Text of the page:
Still, in the spirit of becoming a better sailor, I figured the more difficult the challenge, the more I’d learn. So, I went ahead and signed up for the next available slot that November.

Like other British sailing schools, Sunsail’s prep course (a highly recommended prerequisite to the RYA Yachtmaster exam) is a five-day on-the-boat affair. After that, the RYA examiner comes on board and tests two people at a time in succession. Since there were four of us, the exam would take two full days and nights. All four of us needed to be on board the entire time to serve as crew.

Much like the USCG test, there is a good bit of material and data we needed to know to pass the RYA practical exam. However, the main focus of this test was gauging how well we put this knowledge into action.

For example, I not only had to calculate when the next high tide was in Wooton Creek on the Isle of Wight, I also had to write up a passage plan and follow it (to the letter) all the way up to Wooton Bridge and back before the creek ran more or less dry, as it does twice a day at low tide. (As a side note: Wooton Creek has very few lateral marks or other navigational aids, and running aground is an automatic fail.)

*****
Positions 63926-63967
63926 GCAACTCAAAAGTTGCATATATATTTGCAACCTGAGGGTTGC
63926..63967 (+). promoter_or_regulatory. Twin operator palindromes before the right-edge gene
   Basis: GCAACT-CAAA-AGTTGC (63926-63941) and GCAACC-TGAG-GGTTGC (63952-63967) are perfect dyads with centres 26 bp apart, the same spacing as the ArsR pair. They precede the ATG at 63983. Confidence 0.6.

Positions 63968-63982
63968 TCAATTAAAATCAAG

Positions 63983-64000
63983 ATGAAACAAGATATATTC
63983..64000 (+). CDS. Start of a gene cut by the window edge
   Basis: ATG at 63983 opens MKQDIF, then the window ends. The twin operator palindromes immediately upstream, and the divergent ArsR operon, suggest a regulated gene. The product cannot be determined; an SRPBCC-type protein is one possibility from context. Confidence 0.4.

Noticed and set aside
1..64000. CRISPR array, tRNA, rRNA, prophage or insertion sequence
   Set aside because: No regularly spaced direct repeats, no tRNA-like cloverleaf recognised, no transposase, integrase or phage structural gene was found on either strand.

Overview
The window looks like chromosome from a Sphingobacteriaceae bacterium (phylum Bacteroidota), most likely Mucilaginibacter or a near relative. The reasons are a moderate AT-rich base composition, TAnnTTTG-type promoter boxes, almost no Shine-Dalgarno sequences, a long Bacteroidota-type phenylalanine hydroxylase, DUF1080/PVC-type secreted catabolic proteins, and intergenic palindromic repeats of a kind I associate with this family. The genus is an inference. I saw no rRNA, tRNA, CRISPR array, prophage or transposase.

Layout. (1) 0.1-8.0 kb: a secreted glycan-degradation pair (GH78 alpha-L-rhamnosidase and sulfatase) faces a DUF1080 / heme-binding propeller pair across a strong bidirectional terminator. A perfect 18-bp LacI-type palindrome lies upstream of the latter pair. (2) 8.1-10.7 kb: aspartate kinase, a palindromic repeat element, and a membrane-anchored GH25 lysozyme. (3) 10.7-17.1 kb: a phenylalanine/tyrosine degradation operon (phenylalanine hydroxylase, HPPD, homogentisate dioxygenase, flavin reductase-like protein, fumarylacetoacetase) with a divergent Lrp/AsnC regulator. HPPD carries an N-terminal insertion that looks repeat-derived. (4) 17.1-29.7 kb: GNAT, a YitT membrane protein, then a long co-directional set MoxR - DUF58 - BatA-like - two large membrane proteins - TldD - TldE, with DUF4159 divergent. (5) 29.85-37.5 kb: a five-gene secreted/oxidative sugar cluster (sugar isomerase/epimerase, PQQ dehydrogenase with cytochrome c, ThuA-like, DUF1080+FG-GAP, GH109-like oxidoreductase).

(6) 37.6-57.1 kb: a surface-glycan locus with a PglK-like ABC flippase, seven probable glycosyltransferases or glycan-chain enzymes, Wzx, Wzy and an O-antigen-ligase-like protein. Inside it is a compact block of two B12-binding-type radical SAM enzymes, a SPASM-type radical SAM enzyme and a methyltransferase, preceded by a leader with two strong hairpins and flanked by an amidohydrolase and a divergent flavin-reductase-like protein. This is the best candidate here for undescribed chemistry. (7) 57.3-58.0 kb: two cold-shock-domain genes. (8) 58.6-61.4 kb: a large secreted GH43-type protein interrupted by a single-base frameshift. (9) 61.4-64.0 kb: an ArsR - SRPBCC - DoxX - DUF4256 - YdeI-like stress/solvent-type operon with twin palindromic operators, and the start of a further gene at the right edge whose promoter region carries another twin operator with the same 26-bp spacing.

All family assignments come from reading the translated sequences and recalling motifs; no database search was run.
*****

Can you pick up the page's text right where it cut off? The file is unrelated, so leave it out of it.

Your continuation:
Another one of the “fun” maneuvers was bringing our boat to within 150ft of a designated buoy in the middle of the raging Solent in very poor visibility, using only the depth sounder and a paper chart. We simulated very poor visibility by keeping the skipper belowdecks.

Of course, there were also your typical man-overboard drills and other seamanship exercises, all made that much more complex by the fact that we often had to do them in heavy seas, strong current, high winds and crowded anchorages.

Granted, I fully expected the weather in November on the Solent to be cold and wet. (I mean, this is England we’re talking about, after all.) But what I didn’t expect was to have a severe low-pressure system blanketing the region and staying around the entire week. Luckily, I had brought along some good foulweather gear and nice big pair of rubber “wellies,” without which I would not have survived. In spite of the chill rain and high winds, I remained bone dry throughout.